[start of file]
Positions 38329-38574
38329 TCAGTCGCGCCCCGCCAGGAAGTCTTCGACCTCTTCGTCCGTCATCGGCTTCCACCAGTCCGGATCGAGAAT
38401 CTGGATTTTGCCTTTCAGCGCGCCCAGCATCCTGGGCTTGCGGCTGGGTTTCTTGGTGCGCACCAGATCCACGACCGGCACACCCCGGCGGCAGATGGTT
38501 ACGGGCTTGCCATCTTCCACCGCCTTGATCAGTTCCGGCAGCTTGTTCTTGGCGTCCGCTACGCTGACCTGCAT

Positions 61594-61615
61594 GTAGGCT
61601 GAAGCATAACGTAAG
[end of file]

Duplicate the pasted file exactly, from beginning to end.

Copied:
Positions 38329-38574
38329 TCAGTCGCGCCCCGCCAGGAAGTCTTCGACCTCTTCGTCCGTCATCGGCTTCCACCAGTCCGGATCGAGAAT
38401 CTGGATTTTGCCTTTCAGCGCGCCCAGCATCCTGGGCTTGCGGCTGGGTTTCTTGGTGCGCACCAGATCCACGACCGGCACACCCCGGCGGCAGATGGTT
38501 ACGGGCTTGCCATCTTCCACCGCCTTGATCAGTTCCGGCAGCTTGTTCTTGGCGTCCGCTACGCTGACCTGCAT

Positions 61594-61615
61594 GTAGGCT
61601 GAAGCATAACGTAAG